You may have heard the term scalable vector graphics if you’ve been thinking of updating your website. Chances are, if you’re not a particularly technical person, the explanation you were given of them probably made little sense. Trying to break down such a complicated concept into simple terms is difficult, but with a little bit of effort, you should be able to understand the basics of what scalable vector graphics are and how they affect web design. Let’s start by understanding one of the most difficult problems that web designers deal with: the constantly increasing resolution of web enabled devices.
Resolution and Images
Right now, one of the biggest marketing terms out there is being used by Apple. Retina displays, which is really just a marketing term for extremely high-resolution displays, are being adopted in one form or another by just about every company in the tech business. When the resolution of a display increases, web designers have to deal with issues such as pixel density, which affect how good their images look overall. In addition to this, the development of so many different types of mobile technologies has resulted in a situation where web designers are dealing with devices that have a huge range of different screen sizes among them.
Where the size of the screen is concerned, a common and very effective solution has been to make webpages with responsive designs. These responsive designs allow all the different elements of a webpage to be repositioned, so that a user with just about any screen size conceivable can still access everything on a webpage. That doesn’t help with graphics, however, which may suffer greatly in terms of their quality if they are stretched or shrunk too far.
One of the biggest advantages of scalable vector graphics is the fact that they are, just as the name implies, infinitely scalable. One can make them larger or smaller and they retain their quality. Scalability is one of the reasons that web designers are looking towards them as viable solutions for dealing with increasing resolutions in different screen sizes.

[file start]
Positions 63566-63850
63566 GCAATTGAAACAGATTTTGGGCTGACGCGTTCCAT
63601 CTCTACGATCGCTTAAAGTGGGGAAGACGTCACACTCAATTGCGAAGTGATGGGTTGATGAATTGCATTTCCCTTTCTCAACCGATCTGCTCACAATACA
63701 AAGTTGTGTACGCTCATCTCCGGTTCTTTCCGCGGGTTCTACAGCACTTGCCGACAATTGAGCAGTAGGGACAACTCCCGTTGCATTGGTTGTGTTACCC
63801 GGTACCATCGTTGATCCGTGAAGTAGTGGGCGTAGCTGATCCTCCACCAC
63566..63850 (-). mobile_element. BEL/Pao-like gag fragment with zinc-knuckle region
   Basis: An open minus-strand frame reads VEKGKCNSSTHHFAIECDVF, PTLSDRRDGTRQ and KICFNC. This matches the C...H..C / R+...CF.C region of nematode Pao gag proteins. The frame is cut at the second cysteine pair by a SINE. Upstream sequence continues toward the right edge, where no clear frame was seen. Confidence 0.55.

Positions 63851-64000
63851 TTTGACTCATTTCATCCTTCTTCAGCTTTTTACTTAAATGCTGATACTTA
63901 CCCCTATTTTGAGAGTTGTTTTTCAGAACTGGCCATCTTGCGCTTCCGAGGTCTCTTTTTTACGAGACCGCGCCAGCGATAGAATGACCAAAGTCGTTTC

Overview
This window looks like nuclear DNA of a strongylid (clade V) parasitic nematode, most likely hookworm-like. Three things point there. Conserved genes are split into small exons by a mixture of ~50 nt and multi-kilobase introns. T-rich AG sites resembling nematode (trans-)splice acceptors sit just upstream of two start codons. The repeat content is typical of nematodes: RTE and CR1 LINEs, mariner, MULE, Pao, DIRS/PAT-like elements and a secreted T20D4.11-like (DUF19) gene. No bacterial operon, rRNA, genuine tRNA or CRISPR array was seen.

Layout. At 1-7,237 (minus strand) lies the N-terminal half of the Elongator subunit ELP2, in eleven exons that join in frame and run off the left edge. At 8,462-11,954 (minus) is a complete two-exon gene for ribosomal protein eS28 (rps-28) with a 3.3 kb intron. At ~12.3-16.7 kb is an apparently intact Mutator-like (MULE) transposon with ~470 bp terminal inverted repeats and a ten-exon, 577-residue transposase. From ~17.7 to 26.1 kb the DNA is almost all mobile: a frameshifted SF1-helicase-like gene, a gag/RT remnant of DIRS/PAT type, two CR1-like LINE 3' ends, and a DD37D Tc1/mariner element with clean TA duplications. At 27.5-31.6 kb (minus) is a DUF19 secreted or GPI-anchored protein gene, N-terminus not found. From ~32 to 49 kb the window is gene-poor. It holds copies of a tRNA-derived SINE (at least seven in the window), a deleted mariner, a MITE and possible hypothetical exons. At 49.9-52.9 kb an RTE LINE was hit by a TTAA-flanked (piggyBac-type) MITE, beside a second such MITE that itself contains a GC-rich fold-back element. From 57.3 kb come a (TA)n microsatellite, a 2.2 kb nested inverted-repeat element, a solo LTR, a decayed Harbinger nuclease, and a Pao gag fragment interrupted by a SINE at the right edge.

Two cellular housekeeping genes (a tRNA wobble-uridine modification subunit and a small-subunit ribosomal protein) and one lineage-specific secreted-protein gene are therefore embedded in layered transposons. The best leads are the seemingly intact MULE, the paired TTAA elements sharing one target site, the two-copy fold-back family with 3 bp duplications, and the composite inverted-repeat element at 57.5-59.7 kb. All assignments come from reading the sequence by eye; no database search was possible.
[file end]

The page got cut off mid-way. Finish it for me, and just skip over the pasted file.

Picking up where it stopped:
As of right now, all of the modern browsers on the market support scalable vector graphics. Not all of the older browsers support this technology, but web designers can usually find ways to work around this. Because they are so versatile and because they are already being adopted so quickly, it’s not likely that support for these types of graphics is going to be dropped from modern browser design in the future. Web designers are always looking for ways to make sure that the work they do is still useful to their clients over at least a few major advances in browser technology, resolution quality and other factors. Because support for scalable vector graphics is already essentially a given, designers are generally free to start developing them in creative ways.
The Simplest Possible Breakdown
If all of this is still vexing you, what follows is about the simplest way that you can understand what scalable vector graphics are.
Normally, any image is displayed in a format that consists of a static bitmap. These bitmaps are composed of a certain amount of pixels arranged so that they form the image you see and, as a general rule, these images do not scale up or down very well. Vector graphics can be more easily understood as the instructions for drawing a picture. For example, instead of purchasing a painting, you would purchase the instructions for making that painting and scale it up or down to fit whatever wall you wanted to hang it on.
Better technology always means that there are going to be some changes in the way things are done. If you’re updating your website, your web designer may well recommend using scalable vector graphics to replace some of your more dated images.